image: Instagram

image: Instagram

Watch out meme accounts, Ludacris has been slapped with a copyright infringement lawsuit after he posted another party’s meme on his Instagram account – and you could be next. According to LittleThings, Inc.’s complaint, which was filed in the U.S. District Court for the Southern District of New York, musician/actor Ludacris is on the hook for using its illustration of a woman applying deodorant to the underside of her breasts without authorization to do so.

According to New York-based digital media site LittleThings’ complaint, “Defendant’s cyber-piracy and infringing activities display a conscious disregard for Little Things’ intellectual property rights and are calculated to, and actually do, deceive consumers about the source and quality of the respective products and services offered by Little Things and defendant.”

LittleThings alleges that Ludacris was “unjustly enriched” as a result of the copyright-protected meme and as a result, “LittleThings seeks a worldwide accounting and disgorgement of all ill-gotten gains and profits resulting from defendant’s inequitable activities.”

 LittleThings' meme (left) & Ludacris' version (right) 

LittleThings’ meme (left) & Ludacris’ version (right) 

The lawsuit at hand comes on the heels of similar suits involving the unauthorized usage of memes. Most notably, Charles Schmidt and Christopher Orlando Torres, the respective creators of the Keyboard Cat and Nyan Cat memes, filed suit in 2013 against 5th Cell Media and Warner Bros. for copyright infringement and trademark infringement. Turns out, the defendants used the cat characters without the creators’ permission in video game, Scribblenauts, and its sequels.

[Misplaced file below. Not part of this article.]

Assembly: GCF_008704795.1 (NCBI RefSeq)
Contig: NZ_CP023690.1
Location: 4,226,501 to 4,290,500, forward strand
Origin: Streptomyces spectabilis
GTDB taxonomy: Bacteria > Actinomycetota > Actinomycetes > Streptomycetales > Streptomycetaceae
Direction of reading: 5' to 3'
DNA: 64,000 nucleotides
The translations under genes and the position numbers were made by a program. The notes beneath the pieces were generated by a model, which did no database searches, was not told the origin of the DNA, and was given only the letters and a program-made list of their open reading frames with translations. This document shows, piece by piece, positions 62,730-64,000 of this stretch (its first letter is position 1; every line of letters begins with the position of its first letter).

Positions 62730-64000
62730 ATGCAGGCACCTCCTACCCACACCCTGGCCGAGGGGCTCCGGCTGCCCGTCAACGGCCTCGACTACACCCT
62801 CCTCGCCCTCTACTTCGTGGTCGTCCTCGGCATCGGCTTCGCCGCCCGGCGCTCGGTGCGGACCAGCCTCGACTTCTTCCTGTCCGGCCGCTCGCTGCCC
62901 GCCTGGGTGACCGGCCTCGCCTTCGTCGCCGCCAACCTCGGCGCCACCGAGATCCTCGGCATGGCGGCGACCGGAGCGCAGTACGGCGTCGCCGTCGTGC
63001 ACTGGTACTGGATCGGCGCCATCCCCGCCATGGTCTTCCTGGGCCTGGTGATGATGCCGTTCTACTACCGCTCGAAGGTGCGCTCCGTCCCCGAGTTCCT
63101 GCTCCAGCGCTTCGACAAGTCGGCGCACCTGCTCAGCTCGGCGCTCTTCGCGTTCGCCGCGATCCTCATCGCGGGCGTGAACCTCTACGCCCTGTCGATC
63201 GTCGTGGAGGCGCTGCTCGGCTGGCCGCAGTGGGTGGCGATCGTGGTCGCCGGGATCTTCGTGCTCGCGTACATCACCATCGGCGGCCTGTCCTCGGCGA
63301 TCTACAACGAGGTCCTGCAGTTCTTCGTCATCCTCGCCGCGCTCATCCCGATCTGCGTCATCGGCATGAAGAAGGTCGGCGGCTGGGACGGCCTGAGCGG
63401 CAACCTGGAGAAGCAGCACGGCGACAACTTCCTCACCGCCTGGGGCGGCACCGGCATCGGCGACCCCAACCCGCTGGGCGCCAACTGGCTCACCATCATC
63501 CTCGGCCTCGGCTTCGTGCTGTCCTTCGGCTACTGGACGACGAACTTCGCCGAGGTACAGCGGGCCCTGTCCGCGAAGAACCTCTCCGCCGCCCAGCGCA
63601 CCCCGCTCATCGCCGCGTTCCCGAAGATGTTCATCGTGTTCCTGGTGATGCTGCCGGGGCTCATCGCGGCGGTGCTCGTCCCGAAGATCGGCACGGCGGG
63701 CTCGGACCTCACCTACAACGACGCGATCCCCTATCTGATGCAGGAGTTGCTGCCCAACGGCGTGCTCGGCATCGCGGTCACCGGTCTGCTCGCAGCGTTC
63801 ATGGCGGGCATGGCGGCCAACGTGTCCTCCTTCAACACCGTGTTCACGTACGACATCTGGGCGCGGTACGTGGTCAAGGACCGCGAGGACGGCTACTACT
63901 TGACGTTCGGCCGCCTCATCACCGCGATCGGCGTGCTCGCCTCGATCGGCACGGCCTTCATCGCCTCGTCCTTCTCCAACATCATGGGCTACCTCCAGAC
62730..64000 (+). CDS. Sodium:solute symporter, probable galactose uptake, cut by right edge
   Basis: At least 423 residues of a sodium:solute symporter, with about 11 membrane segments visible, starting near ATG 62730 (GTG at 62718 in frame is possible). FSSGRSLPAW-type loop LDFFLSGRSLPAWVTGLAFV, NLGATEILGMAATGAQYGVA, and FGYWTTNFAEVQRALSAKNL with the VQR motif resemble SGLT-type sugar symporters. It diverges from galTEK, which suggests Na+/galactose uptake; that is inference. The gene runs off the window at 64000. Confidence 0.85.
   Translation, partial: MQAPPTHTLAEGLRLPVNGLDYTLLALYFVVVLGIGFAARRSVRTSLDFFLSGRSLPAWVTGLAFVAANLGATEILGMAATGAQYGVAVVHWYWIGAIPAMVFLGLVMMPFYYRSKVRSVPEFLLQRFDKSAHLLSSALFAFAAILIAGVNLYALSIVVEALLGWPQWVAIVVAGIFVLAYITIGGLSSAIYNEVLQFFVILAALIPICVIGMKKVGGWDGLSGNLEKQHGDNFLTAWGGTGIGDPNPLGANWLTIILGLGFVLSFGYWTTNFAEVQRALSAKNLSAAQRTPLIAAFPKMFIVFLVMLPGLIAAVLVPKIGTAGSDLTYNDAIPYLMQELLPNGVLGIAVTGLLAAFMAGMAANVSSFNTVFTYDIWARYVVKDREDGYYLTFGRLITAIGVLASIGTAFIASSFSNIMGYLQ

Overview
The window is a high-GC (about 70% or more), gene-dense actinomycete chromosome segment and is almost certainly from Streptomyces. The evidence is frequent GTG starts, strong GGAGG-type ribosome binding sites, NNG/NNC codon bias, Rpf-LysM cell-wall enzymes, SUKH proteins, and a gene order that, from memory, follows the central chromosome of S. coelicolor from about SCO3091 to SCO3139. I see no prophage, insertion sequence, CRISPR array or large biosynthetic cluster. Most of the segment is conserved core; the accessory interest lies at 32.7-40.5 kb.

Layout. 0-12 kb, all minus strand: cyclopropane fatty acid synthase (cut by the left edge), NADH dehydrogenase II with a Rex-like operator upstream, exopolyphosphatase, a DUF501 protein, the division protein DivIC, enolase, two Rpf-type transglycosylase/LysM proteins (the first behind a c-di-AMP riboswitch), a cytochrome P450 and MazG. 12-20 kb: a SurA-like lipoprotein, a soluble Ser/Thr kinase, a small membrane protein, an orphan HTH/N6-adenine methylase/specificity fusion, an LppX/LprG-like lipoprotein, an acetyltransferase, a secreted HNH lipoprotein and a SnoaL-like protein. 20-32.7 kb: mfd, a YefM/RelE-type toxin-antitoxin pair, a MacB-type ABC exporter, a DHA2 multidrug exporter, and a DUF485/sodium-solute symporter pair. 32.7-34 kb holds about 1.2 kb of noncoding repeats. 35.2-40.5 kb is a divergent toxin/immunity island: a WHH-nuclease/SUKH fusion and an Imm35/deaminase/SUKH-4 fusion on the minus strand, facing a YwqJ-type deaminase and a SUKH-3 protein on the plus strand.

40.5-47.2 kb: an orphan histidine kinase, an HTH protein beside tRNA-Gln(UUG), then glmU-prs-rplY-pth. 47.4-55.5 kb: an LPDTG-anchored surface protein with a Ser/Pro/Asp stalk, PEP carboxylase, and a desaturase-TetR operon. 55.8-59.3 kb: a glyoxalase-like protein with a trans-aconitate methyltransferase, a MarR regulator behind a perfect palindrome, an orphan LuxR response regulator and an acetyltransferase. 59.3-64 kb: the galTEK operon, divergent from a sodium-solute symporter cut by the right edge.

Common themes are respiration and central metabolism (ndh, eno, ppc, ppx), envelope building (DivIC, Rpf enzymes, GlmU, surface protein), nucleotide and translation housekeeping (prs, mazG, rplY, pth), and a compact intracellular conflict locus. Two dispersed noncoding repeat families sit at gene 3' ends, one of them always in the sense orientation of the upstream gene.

The case was settled out of court, with Warner Bros. officially licensing the two cat memes for use in the games (aka paying the creators a monetary sum in exchange for permission to use the memes in its video games). In connection with the lawsuit, Torres, the creator of Nyan Cat stated: “I have no issues with Nyan Cat being enjoyed by millions of fans as a meme, and I have never tried to prevent people from making creative uses of it that contribute artistically and are not for profit.”

Torres’s comment is an interesting one because it sheds light on how memes work; in order to be successful, they must be shared. This sets the stage for the complexity of the situation. While Torres has chosen not to go after the vast majority of people who have shared his Nyan Cat meme, he could. This is because he has, as the copyright owner, the exclusive right to make and sell copies of his work, the right to create derivative works based on his underlying work, and the right to perform or display his work publicly.

So, if you share his meme without his authorization (and absent a valid defense), you are infringing his copyright. Period. It does not matter, from a copyright perspective, that he put it online. It does not matter, from a copyright perspective, that millions of people may have shared it before you. Just because a photo or video has been posted online, e.g., on Twitter, Instagram or YouTube, does not mean that it can thereafter be reproduced by someone other than the copyright holder without having legal ramifications.

The Ludacris lawsuit also comes after the Fat Jewish came under fire for “consistently stealing jokes or deliberately not crediting people for content he posted to his account,” as Vulture put it at the time. 

Ostrovsky’s social media tactic – and that of other similarly situated, such as Fuck Jerry, Beige Cardigan, and Betches – appears to consist primarily of stealing (or as Ostrovsky rather conveniently puts it, “commenting on”) others’ copyrighted material and monetizing it, thereby allowing himself to build a massive internet presence and spin that off into other ventures. [More about the legality of Ostrovsky’s meme game, here]. 

A rise in lawsuits in this area certainly does not bode well for these guys.